Shadow supports all devices and operational systems, which meets our personal requirements for a quality cloud service. The downside, however, is Shadow’s high costs — subscription plans start at $35 a month, and there is not even a free trial mode to sweeten such a bill. Another bummer is that Shadow works only in some parts of the US. So, this service is not so versatile as we’d hope — while it supports all platforms, it is highly limited in geography.
Vortex is one of the most affordable cloud gaming services — subscriptions start at just $9.99 a month. Their library, however, is not very impressive — around 100 games. Sure, you may be lucky to find your favorite games with Vortex. However, this platform looks more of a newbie option — experienced gamers may find Vortex selection very modest.
Differently from most services described above, Parsec charges per hour, not per month. Their price range varies between $0.50-$0.80/hour, which makes sense at first — you only pay for the time you actually use. Still, the end bill may be a bit high for regular games — such a billing plan may end up costing up to $50/month, which is way higher than the market average. In terms of tech, it’s great, though — people can even add other players to their personal game mode. Another disadvantage is that you have to personally install and setup any games you want to play — which often takes time and experience.
Another gaming service that deserves some attention — both in terms of coverage and performance. The product is still in the beta version, and so — free of charge. The situation is most likely to change in the nearest future, but so far, Android gamers get a chance to experience 50+ of their favorite games with Project xCloud. With the official launch, this number will reach 3500+, but we are still waiting for the costs and prices. Even today, the visuals and the speed are the best on this list of cloud gaming reviews.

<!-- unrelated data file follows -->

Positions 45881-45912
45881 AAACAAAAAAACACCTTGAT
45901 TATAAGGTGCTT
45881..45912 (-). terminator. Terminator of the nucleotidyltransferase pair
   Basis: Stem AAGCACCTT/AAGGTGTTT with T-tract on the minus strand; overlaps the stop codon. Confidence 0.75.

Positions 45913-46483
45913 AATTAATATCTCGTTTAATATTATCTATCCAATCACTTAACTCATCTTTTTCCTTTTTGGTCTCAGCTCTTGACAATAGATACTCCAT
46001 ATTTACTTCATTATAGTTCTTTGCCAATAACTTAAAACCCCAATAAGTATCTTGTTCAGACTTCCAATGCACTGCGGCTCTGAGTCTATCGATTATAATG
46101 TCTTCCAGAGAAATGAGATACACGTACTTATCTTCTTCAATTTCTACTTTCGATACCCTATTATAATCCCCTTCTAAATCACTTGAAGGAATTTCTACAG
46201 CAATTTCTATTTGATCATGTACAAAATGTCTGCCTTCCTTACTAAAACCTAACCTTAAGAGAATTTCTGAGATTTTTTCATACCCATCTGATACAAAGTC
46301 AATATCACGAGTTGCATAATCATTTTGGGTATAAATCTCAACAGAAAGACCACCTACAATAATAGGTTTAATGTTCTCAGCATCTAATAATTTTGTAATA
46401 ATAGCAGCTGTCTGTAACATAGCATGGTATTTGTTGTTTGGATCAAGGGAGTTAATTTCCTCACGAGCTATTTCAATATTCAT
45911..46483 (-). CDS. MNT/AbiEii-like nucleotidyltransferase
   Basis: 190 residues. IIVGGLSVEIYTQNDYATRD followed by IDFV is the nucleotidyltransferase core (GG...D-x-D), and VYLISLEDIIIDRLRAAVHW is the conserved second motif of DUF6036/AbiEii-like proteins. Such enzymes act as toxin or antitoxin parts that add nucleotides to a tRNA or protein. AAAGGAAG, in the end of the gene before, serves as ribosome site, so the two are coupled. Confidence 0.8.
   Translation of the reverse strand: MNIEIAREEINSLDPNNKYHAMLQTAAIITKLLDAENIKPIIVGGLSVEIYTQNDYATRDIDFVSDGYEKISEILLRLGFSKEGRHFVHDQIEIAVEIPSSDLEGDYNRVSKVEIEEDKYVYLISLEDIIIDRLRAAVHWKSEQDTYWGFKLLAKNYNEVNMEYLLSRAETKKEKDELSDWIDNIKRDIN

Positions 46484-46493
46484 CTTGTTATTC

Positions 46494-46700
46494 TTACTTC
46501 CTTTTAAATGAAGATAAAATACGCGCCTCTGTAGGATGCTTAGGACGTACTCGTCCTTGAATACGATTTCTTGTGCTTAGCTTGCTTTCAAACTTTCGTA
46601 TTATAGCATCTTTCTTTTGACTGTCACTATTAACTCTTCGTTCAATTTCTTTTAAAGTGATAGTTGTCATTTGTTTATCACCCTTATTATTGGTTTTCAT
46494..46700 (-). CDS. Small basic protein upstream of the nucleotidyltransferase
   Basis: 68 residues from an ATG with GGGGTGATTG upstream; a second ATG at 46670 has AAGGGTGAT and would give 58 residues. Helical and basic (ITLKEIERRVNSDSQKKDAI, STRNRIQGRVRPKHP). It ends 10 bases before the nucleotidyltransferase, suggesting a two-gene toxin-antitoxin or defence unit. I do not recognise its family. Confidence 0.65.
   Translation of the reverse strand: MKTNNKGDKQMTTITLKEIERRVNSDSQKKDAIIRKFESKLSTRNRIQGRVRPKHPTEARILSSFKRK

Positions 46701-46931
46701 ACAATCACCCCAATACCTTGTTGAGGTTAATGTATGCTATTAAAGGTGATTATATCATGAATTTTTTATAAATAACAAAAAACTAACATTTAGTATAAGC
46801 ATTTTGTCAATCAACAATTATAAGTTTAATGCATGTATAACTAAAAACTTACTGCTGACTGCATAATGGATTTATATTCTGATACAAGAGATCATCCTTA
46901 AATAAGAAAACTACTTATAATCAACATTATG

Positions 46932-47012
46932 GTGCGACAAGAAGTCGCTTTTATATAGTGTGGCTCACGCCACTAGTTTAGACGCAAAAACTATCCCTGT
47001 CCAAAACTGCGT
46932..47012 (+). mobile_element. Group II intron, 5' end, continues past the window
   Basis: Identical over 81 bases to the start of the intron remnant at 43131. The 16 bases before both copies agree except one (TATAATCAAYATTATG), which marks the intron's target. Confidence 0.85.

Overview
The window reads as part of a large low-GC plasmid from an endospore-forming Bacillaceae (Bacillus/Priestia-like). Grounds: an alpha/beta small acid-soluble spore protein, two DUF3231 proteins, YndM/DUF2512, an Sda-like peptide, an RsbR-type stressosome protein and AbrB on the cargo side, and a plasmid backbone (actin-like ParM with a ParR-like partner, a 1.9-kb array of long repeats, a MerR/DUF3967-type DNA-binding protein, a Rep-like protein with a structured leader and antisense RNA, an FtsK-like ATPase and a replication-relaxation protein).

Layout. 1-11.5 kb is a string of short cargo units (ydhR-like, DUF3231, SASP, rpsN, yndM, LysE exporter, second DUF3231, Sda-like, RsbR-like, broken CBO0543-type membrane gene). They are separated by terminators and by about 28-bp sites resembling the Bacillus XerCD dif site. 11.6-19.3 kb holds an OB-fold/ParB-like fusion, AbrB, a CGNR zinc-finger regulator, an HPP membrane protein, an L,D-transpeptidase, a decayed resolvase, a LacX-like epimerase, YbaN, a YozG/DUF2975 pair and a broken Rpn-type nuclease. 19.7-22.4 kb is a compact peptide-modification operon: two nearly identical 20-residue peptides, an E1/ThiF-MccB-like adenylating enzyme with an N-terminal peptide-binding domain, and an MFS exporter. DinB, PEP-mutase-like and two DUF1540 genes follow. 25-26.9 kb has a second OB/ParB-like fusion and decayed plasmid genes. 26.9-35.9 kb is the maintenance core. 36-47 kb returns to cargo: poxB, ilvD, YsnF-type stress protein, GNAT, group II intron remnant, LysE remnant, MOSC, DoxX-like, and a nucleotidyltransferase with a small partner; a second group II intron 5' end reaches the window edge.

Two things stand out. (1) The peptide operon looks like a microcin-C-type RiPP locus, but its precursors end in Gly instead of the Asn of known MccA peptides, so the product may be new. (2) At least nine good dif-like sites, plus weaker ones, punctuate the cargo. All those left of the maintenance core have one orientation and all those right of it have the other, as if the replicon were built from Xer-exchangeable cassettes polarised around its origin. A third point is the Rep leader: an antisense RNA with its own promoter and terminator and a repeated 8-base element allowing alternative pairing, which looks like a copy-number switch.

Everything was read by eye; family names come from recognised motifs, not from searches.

Finally, another cloud service could become a game-changer once it’s up and running — Google Stadia. Like all Google products, it may yet completely monopolize the market — somewhere along the road, of course. But, then again — while we still wait for relevant dates, features, and prices, we have to do with a product that’s already operational. Right now, it makes sense to check out free beta versions already available in the cloud gaming lands — GeForce Now and Project xCloud. When it comes to officially launched products, Shadow does offer some of the best experiences for all platforms, even though its geographical coverage is rather limited. Or would you pick another leader from this list?
About the author
Thomas Glare is a former web designer, gamer, writer, and reviewer. His gaming preferences, however, are not limited to war and strategy games — for over three years, Thomas has been actively exploring the gambling industry and checking out every new casino site. His passion as a former designer is video graphics and stunning visuals.